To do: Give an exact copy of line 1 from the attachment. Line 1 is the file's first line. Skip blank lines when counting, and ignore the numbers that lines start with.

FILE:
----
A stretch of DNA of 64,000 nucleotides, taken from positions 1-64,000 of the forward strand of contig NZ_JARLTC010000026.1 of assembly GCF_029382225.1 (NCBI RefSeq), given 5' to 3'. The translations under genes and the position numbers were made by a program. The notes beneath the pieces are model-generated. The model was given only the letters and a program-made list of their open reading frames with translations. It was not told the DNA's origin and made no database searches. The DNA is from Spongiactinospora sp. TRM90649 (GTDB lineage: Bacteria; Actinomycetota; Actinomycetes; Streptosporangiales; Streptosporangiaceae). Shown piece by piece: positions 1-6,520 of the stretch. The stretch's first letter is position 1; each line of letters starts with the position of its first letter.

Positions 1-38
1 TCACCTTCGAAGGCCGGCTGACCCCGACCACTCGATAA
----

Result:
A stretch of DNA of 64,000 nucleotides, taken from positions 1-64,000 of the forward strand of contig NZ_JARLTC010000026.1 of assembly GCF_029382225.1 (NCBI RefSeq), given 5' to 3'. The translations under genes and the position numbers were made by a program. The notes beneath the pieces are model-generated. The model was given only the letters and a program-made list of their open reading frames with translations. It was not told the DNA's origin and made no database searches. The DNA is from Spongiactinospora sp. TRM90649 (GTDB lineage: Bacteria; Actinomycetota; Actinomycetes; Streptosporangiales; Streptosporangiaceae). Shown piece by piece: positions 1-6,520 of the stretch. The stretch's first letter is position 1; each line of letters starts with the position of its first letter.